A good overview of the watershed which includes historic and recreational sites along the Anacostia River can be found right here.

And a view of the Anacostia can be seen right here⇒ 

 

 

Garden cooking classes, for one. Also Intro to Permaculture, Food Justice, Music in the Garden and more.

While summer is winding down (according to the calendar) there is plenty more gardening to be done in the fall.  Information on this and other gardening classes can be found on the DC Parks and Recreation website here.

 

 

cukes1.2

Helios Cukes

A few years back, I brought beans to Newcastle. This year, it was cucumbers.

It’s been a bounty year for growing cucumbers – my community garden plot has been producing 4 or more per day. My RDA is usually two, and despite giving them to neighbors and friends I always seen to have plenty extra. I thought I’d take a few up to the farm for some summer salads.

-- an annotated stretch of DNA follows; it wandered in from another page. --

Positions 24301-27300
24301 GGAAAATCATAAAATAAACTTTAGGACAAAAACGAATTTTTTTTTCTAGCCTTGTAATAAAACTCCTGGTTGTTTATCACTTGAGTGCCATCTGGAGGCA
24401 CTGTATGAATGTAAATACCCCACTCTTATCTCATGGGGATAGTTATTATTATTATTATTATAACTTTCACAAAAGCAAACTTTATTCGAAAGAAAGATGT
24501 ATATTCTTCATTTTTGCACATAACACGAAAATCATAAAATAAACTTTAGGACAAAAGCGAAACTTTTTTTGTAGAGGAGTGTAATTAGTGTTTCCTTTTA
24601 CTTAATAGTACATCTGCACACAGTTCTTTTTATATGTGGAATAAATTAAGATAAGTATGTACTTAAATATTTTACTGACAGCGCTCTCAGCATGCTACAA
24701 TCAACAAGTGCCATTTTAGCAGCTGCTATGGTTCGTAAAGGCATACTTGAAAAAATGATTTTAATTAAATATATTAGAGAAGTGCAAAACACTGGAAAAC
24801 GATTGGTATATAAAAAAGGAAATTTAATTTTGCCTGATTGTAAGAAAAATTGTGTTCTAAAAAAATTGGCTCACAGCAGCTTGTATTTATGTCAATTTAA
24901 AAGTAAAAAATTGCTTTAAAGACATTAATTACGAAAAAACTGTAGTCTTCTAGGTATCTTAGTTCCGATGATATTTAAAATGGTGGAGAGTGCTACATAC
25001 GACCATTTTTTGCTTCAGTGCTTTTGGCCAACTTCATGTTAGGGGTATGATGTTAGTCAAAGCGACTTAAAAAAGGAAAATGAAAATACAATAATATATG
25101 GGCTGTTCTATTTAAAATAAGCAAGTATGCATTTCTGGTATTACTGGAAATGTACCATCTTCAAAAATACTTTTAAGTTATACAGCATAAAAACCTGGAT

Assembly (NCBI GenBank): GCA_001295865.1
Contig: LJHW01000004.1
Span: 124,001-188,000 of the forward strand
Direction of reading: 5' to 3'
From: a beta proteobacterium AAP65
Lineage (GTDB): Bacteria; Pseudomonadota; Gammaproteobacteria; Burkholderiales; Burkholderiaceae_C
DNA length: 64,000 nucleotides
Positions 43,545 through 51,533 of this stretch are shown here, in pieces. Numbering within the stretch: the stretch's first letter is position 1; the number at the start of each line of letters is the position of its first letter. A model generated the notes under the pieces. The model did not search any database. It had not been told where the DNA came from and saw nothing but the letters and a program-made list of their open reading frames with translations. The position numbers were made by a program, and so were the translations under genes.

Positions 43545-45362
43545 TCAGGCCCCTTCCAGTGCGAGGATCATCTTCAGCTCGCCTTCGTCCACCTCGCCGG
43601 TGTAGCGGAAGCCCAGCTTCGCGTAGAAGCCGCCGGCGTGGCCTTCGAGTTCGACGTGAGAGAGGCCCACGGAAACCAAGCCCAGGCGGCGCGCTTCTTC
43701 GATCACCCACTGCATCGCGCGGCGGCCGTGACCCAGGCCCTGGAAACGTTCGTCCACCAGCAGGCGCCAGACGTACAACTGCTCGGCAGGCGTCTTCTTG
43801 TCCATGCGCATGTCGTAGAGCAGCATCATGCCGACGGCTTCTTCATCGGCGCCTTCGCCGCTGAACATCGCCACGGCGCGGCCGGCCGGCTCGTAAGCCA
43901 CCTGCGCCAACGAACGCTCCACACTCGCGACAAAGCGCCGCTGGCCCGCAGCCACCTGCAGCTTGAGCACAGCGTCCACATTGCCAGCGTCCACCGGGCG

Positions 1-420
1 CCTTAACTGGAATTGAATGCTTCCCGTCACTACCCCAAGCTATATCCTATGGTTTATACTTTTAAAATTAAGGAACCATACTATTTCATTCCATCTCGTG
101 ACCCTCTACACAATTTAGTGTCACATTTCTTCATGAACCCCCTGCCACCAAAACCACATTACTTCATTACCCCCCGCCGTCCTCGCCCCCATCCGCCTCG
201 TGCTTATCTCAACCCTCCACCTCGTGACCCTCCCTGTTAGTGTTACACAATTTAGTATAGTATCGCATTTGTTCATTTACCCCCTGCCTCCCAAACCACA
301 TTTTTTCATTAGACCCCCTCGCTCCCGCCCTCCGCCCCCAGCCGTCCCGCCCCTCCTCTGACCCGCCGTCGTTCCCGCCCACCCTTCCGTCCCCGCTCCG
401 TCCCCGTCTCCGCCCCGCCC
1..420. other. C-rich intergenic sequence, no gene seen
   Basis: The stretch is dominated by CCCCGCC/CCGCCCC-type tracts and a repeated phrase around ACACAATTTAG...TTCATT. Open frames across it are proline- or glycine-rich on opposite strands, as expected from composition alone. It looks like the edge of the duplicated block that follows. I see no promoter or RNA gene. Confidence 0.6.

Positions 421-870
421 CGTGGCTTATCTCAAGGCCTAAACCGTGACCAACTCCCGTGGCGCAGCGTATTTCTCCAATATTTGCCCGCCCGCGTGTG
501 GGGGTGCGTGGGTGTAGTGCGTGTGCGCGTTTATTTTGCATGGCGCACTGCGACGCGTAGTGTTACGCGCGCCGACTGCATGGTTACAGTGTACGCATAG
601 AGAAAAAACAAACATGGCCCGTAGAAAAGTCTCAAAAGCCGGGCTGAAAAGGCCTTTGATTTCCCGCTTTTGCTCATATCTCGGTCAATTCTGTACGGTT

Farm Cukes

But lo and behold, the farm also has a full cornucopia of Cucumis sativus (cucumbers).  Fortunately the local food bank accepts fresh vegetables since every day at the farm saw another 7-10 ripe cucumbers. It was a delightful overabundance of this delicious cucurbit.

 

 

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HeliosMonroe turned eight this year – happy blog birthday!

Recent Helios highlights include good gardening, giant sunflowers, house renovations, and lots of walks around Mt Pleasant with Mazie.  Other endeavors include the beginnings of a hop yard, planting a patch of  Allium tricoccum (ramps) and letting the sun shine in.

 

Sand is generally not a good growing medium for plants, a closed bag of sand even less so.  But Ailanthus altissima (also known as Tree-of-Heaven) will grow just about anywhere including a closed bag of sand. A closed bag of sand exposed to direct sunlight and summer heat.

While unwanted and unwelcome, there is something to be said for the tenacity of a tree that not only grows in Brooklyn but anywhere else.

And although Alianthus hasn’t invaded my blog, I have written about it here and here.

Sumac        Sumac2